Valley
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    Residential Tower of the Year
Marcel Steinbach

Valley

MVRDV as Architects

With its landscape of jagged stone terraces, bay-windows, and balconies, covered in dense planting designed by landscape architect Piet Oudolf, Valley brings much-needed greening to Amsterdam’s Zuidas business district. Designed for EDGE Technologies, the 75,000m2 mixed-use project contains apartments, shops, offices, cultural institutes, and a creative centre, highlighted by a publicly accessible "valley floor" located on the building's podium, at the 4th and 5th floors.

photo_credit Marcel Steinbach
Marcel Steinbach

In twenty years, the Zuidas area of Amsterdam has developed into the main international business centre, which resulted in a reduced focus on residential interests. The development of Valley is part of the city’s ambition to correct this by transforming the area into a more liveable and complete urban quarter, welcoming large amounts of residents and additional public facilities to the area over the next decade.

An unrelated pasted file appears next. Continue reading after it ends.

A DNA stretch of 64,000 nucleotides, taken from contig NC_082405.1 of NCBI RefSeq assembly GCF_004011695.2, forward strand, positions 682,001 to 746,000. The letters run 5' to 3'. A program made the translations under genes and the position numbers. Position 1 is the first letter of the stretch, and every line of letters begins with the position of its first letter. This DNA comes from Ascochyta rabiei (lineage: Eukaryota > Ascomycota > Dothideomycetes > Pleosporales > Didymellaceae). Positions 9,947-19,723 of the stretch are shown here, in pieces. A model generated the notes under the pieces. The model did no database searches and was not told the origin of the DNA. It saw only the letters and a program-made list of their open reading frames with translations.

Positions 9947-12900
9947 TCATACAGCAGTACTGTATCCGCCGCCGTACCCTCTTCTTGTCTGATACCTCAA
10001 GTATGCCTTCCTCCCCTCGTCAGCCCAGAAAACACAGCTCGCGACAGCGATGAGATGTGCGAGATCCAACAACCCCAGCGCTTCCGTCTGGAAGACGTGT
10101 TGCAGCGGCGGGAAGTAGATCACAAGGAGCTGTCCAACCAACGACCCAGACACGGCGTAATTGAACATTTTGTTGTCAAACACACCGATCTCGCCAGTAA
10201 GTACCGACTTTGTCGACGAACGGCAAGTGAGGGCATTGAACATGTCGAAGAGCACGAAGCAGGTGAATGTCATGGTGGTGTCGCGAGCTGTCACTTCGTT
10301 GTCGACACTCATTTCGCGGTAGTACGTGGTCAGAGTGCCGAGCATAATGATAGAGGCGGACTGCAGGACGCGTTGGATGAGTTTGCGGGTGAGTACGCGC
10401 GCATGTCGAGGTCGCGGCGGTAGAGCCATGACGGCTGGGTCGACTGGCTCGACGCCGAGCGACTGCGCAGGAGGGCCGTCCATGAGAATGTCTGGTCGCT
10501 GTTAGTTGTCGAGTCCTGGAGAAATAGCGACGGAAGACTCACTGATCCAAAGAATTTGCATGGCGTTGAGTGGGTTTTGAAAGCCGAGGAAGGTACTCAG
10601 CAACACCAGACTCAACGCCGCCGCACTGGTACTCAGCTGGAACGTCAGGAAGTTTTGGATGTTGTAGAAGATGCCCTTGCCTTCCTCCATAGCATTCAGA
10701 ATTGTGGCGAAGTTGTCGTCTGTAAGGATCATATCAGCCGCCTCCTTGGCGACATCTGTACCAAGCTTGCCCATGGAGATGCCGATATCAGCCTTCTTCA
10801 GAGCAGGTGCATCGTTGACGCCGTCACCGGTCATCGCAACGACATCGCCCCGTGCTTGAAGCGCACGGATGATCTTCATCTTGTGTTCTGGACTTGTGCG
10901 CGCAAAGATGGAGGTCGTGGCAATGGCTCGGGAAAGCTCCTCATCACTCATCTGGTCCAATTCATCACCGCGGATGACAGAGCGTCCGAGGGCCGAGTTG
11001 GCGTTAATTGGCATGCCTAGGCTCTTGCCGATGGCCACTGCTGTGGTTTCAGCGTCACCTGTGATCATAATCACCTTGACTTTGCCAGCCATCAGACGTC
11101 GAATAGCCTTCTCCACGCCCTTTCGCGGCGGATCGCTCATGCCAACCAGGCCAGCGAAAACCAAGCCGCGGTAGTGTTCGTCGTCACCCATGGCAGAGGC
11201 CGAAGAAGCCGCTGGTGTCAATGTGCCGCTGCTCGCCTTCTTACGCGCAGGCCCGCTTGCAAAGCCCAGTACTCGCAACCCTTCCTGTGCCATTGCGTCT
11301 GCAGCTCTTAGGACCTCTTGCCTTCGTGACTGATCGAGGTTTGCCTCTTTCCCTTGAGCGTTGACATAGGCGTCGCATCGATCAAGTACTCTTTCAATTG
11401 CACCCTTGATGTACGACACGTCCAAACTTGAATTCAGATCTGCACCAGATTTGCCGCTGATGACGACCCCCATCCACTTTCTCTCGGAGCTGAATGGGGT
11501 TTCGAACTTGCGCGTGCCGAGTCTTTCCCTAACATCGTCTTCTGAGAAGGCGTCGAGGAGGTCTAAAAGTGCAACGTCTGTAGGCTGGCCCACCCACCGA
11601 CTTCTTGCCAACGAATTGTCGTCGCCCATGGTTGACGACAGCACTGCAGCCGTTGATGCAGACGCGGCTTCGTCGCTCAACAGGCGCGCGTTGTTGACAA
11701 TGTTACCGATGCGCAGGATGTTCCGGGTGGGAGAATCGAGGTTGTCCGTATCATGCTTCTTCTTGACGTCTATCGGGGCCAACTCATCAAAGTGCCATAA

photo_credit Marcel Steinbach
Marcel Steinbach

Valley’s three peaks of varied heights reach up to a maximum of 100-meters at which the publicly accessible Sky-bar sits, spread out over the top two stories, offering panoramic views over Amsterdam. The building consists of 200 apartments, 7 storeys of offices, a three-storey underground parking with 375 parking spots and various retail and cultural facilities. From street level, a pedestrianised path, running along retails functions, terraces and roof gardens, leads up to the central valley-area spread across the 4th and 5th level and surrounds the central tower. Internationally renowned landscape architect Piet Oudolf designed all of Valley’s vegetation, focusing on a year-round green appearance. The project derives its name from the publicly accessible terraced valley that is spread out in-between its three mixed-use, towers.

photo_credit Marcel Steinbach
Marcel Steinbach